Though I understand that the difference between college and high school may not be that different for some students, for many it is. Students practice writing this type of essay so often that it becomes second nature. It’s the formula they need to succeed. But writing is so much more messy than that formula. Thinking about how to analyze, organize, and write about new concepts and perspectives takes more time than 45 minutes. Now, in college, the basic five paragraph essay isn’t as useful. It’s actually more confining.The five paragraph essay isn’t wrong; it was appropriate for some people in a certain time. It’s just one way of writing in a certain context. ┬áThis college context is different, and it’s time for learning to build on itself and evolve. So now, many students will now have break themselves of the basics that have become second nature and try something new.

6 Comments

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6 Responses to Automaton Fingers and The Five-Paragraph Essay

  1. Zhanyu (Grace)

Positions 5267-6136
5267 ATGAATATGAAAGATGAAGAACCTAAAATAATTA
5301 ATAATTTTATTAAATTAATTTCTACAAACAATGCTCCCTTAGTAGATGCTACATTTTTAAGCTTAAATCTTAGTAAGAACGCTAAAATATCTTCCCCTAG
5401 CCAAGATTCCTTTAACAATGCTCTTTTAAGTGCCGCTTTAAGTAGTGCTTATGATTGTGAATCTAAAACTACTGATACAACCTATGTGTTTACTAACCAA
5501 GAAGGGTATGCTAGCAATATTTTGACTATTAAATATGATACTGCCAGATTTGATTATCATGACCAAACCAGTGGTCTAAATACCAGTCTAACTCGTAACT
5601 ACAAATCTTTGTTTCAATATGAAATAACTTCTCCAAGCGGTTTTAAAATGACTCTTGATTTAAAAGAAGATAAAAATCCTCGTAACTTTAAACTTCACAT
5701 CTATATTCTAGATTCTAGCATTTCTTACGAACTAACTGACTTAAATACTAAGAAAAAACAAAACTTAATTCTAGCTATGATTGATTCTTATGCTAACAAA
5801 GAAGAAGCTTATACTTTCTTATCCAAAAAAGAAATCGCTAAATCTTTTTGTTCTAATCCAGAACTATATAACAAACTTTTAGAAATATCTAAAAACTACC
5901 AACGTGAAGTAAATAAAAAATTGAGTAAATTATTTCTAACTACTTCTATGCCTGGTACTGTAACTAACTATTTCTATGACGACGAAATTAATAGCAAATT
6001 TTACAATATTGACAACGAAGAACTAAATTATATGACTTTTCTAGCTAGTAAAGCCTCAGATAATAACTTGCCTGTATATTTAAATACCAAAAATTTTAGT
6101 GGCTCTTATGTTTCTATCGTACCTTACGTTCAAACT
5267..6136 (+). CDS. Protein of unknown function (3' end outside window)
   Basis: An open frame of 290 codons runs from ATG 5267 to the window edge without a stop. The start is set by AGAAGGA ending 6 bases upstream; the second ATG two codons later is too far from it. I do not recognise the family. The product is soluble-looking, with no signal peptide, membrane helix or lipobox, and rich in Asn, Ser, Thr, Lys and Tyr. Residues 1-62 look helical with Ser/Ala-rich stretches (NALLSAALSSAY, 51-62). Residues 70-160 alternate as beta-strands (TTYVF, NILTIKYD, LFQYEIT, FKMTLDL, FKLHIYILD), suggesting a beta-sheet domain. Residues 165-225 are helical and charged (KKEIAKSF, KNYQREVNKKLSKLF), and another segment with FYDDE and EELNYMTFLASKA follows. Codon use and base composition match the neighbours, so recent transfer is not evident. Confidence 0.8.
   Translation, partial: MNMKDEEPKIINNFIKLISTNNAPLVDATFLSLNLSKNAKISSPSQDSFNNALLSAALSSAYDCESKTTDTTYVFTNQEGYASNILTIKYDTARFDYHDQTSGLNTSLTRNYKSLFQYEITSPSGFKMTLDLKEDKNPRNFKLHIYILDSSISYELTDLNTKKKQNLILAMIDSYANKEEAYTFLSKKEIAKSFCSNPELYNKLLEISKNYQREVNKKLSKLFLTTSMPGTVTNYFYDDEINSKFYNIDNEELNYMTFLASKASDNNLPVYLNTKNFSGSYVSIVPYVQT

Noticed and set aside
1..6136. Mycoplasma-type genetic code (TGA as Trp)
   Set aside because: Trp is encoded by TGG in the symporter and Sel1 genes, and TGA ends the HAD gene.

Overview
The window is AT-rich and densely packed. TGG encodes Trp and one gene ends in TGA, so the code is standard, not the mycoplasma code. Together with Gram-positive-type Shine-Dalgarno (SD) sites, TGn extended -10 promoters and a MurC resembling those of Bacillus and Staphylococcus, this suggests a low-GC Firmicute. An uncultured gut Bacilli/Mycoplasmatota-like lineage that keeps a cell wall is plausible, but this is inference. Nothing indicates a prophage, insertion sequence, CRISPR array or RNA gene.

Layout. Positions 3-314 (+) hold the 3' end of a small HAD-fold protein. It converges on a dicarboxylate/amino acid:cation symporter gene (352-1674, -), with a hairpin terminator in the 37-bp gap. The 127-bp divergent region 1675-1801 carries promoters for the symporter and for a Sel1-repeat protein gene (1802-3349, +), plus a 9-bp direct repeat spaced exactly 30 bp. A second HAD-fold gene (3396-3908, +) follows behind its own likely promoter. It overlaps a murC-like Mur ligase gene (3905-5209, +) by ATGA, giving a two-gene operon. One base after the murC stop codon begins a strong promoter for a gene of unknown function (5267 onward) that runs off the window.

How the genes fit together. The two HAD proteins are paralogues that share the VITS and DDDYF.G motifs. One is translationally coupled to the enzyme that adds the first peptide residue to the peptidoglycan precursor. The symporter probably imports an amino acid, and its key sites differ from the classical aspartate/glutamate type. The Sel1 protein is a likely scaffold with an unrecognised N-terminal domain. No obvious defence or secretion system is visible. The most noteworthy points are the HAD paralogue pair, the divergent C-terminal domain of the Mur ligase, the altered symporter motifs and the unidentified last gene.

Sorry to hear about your recital experience. My piano teacher made me study the music away from the piano, and helped me learn a piece of music multiple ways, and I think it worked (so far) in avoiding terrifying recital experiences (though recitals will always be terrifying regardless…). I really liked your example of the 5-paragraph essay. It may have worked before in highschool as a starting point for essay writing, but it becomes a confining structure once you have more complex ideas to organize. This “basic” structure can no longer serve its purpose. And like you said, there really is no perfect solution to writing, and it’s up to you on how you would like to organize your ideas that fit your own style of writing. That’s certainly something to be developed over time. Definitely not an expert in writing, but I think as instructors, we may have the responsibility to provide feedback in a way that encourages this aspect of growth and exploration. Thanks again for sharing.